Published online Jul 7, 2016. doi: 10.3748/wjg.v22.i25.5678
Peer-review started: March 22, 2016
First decision: May 12, 2016
Revised: May 16, 2016
Accepted: June 15, 2016
Article in press: June 15, 2016
Published online: July 7, 2016
Colorectal cancer (CRC) is the third leading cause of cancer death worldwide, which is consequence of multistep tumorigenesis of several genetic and epigenetic events. Since CRC is mostly asymptomatic until it progresses to advanced stages, the early detection using effective screening approaches, selection of appropriate therapeutic strategies and efficient follow-up programs are essential to reduce CRC mortalities. Biomarker discovery for CRC based on the personalized genotype and clinical information could facilitate the classification of patients with certain types and stages of cancer to tailor preventive and therapeutic approaches. These cancer-related biomarkers should be highly sensitive and specific in a wide range of specimen(s) (including tumor tissues, patients’ fluids or stool). Reliable biomarkers which enable the early detection of CRC, can improve early diagnosis, prognosis, treatment response prediction, and recurrence risk. Advances in our understanding of the natural history of CRC have led to the development of different CRC associated molecular and cellular biomarkers. This review highlights the new trends and approaches in CRC biomarker discovery, which could be potentially used for early diagnosis, development of new therapeutic approaches and follow-up of patients.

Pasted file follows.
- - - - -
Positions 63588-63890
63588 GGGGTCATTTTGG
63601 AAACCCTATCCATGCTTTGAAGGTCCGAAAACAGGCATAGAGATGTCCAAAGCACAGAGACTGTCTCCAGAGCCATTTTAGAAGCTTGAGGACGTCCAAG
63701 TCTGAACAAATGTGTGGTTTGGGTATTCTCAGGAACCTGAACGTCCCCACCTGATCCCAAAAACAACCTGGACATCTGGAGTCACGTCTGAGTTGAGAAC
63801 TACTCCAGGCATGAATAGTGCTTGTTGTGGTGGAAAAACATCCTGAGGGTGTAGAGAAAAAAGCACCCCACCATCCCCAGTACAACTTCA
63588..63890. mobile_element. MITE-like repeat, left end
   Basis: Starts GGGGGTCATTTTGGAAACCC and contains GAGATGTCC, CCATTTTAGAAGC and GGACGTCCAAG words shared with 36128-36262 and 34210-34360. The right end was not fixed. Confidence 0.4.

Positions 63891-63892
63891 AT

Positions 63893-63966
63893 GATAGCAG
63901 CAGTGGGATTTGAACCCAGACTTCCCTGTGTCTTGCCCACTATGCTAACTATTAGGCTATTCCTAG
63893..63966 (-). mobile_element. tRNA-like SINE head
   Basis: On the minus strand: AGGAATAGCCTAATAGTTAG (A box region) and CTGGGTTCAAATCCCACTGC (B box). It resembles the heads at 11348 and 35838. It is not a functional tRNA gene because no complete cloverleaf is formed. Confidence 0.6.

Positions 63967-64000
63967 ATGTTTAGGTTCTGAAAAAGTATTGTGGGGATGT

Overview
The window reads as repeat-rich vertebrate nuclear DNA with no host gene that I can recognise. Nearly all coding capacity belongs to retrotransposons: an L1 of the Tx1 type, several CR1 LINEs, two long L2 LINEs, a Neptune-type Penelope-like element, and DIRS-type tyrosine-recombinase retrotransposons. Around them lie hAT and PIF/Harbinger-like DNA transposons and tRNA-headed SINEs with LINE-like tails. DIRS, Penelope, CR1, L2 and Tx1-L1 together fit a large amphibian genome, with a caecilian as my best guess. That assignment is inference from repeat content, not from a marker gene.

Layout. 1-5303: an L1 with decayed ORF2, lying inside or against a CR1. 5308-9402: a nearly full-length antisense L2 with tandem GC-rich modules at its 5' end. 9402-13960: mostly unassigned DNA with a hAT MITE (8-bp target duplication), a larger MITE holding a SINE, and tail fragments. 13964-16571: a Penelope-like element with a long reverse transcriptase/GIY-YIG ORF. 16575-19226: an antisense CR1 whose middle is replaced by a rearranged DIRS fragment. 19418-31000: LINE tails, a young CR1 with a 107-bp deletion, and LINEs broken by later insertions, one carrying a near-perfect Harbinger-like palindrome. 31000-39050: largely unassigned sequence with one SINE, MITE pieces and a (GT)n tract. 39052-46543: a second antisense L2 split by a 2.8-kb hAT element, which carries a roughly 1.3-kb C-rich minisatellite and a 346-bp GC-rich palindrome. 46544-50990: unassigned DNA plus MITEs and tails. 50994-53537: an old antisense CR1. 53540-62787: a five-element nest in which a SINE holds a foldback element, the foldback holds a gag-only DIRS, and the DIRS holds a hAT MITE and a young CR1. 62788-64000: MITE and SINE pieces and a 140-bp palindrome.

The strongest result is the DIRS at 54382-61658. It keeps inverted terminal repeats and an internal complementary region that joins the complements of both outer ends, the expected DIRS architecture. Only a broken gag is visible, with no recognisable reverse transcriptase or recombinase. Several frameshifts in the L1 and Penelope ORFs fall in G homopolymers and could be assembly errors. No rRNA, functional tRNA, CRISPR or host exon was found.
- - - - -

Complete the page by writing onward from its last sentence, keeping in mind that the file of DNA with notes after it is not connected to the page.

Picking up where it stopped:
Core tip: Colorectal cancer (CRC) is one of the most common leading causes of cancer death in the world; therefore, any attempt in early diagnosis, selection of appropriate therapeutic strategies and efficient follow up can play an important role in reducing the disease related mortalities. Our review highlights the novel trends and approaches in CRC biomarker discovery, which are categorized as pathologic genetic or epigenetic changes within the tumor tissue as well as non-invasive biomarkers such as blood or stool based markers. These biomarkers could be used for the management of cancer patients.